Well, unfortunately or fortunately, depending on how you look at it, the recession hit and 6 months after opening I had to close the dojo due to only having 3 students.

So I didnt crumble, I gave it a month, and started looking for somewhere else to train. I stumbled upon a dojo in the heart mid Sussex. The dojo head is Roger Payne Kyoshi & Daihyo (official representative) of the Dai Nippon Butokukai (society of martial virtue) from japan. Sensei has graciously asked me to teach the Sunday Aikido weapons class, and now Ive now started teaching to juniors just last week.

So I started with gentle warm ups, for a bout 15min, then I spoke about the aims of Aikido, and built upon the principle of not causing you attacker harm, but to still have total control, and we achieve this through body movement, I introduced Tai sabaki at this point.

We moved on to simple forward roles. The first technique I introduced was ikkyo omote, leaning on the principle already learned of, body movement to control your attacker, and not strength and aggression.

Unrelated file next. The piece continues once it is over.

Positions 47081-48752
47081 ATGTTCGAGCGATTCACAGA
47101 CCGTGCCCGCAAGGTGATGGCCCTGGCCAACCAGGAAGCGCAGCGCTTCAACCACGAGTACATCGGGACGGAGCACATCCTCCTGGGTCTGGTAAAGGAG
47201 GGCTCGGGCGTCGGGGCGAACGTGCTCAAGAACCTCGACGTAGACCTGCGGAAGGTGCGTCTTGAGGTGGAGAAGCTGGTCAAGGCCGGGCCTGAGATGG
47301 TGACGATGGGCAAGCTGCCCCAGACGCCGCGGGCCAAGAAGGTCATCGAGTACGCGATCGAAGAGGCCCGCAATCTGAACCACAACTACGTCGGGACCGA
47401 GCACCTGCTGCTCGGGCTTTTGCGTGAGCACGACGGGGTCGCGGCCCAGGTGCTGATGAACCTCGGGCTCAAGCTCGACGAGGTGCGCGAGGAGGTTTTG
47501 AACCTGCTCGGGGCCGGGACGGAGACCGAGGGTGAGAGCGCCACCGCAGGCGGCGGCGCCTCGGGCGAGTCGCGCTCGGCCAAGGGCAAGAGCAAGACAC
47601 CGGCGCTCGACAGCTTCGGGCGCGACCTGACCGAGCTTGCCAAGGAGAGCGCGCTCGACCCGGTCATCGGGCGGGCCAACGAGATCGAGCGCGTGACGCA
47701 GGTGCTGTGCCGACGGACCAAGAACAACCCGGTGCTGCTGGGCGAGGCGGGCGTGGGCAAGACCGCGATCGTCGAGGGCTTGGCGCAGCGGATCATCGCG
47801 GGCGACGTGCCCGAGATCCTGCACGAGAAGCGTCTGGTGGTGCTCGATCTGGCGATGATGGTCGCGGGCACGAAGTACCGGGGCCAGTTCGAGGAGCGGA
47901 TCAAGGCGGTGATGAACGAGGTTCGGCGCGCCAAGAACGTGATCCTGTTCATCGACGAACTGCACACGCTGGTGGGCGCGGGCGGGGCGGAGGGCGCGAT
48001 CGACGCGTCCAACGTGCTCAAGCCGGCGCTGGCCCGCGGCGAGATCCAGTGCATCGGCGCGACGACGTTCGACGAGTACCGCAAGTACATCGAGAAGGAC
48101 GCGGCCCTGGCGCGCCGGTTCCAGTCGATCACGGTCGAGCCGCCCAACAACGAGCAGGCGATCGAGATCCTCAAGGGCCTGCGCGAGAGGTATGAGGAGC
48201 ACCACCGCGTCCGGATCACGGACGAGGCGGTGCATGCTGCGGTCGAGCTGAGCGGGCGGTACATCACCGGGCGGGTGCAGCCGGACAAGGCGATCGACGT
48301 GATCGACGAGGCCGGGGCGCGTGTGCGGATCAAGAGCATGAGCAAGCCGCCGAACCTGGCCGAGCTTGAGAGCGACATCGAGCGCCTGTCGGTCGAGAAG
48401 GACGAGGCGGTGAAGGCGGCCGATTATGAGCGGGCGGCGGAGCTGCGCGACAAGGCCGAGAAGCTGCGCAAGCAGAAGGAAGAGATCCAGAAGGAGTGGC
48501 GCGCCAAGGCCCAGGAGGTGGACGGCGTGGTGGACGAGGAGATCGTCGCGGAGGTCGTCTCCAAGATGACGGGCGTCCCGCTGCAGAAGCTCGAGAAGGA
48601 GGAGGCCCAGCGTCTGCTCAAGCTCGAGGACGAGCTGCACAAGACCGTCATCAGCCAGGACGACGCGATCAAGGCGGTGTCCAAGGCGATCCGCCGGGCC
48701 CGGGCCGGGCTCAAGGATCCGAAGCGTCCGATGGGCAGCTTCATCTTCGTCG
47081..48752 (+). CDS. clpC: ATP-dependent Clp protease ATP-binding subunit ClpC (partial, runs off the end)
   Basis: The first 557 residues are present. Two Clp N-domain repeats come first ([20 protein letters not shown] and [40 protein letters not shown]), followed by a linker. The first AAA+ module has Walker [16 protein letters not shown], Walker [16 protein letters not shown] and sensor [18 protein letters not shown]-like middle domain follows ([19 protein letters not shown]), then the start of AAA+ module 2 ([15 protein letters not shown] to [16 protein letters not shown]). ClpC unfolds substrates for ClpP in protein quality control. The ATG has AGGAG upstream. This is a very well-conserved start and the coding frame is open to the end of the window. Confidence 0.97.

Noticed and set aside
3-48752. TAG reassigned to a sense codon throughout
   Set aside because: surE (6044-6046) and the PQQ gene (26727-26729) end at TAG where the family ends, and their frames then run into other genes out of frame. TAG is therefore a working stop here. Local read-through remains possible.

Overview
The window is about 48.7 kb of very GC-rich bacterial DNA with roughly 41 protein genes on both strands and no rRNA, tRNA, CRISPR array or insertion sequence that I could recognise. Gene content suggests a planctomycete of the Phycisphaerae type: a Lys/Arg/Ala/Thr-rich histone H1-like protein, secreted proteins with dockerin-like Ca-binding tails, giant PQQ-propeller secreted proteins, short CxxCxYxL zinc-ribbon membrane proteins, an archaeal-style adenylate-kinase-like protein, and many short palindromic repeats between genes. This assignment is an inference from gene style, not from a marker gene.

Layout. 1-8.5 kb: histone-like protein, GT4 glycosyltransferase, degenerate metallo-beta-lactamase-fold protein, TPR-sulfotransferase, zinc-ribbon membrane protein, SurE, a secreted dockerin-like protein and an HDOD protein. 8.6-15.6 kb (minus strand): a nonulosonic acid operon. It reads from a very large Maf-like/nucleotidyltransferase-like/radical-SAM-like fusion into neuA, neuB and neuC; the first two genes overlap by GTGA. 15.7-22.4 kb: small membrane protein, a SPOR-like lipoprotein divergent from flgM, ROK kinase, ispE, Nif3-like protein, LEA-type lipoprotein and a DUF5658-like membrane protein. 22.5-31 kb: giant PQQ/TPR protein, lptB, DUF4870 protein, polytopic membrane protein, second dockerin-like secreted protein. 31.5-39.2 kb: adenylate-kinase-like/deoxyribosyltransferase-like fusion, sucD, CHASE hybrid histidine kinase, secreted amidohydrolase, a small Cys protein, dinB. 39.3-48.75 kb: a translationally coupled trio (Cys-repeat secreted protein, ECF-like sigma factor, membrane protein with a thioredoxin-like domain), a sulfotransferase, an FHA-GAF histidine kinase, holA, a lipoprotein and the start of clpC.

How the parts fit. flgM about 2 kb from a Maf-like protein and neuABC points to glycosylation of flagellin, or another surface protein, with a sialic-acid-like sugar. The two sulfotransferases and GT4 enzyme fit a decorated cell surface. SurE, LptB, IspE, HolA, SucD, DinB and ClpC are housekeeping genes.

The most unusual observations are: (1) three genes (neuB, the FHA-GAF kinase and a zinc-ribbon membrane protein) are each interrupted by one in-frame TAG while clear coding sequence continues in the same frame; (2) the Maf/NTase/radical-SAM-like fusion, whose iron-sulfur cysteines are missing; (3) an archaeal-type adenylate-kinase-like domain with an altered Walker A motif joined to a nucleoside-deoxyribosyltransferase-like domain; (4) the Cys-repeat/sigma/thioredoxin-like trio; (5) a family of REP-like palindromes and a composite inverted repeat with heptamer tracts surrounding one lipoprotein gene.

We practiced also Ikkyo Ura. After they got the general idea, I added the idea of letting them go after you enter forwards from ikkyo omote, to help uke to learn forward breakfalls. We ended with suwari waza Kokyu dosa.

Although I had to close my own dojo, i fell i have gained an immeasurable amount more by becoming a member of the mid sussex martial arts school.
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Old 02-10-2012, 04:37 PM   #36
Janet Rosen
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Location: Left Coast
Join Date: May 2002
Posts: 4,340
Re: New dojo/new student

Thank you for the update! Glad you have found a happy new home dojo,

Janet Rosen
"peace will enter when hate is gone"--percy mayfield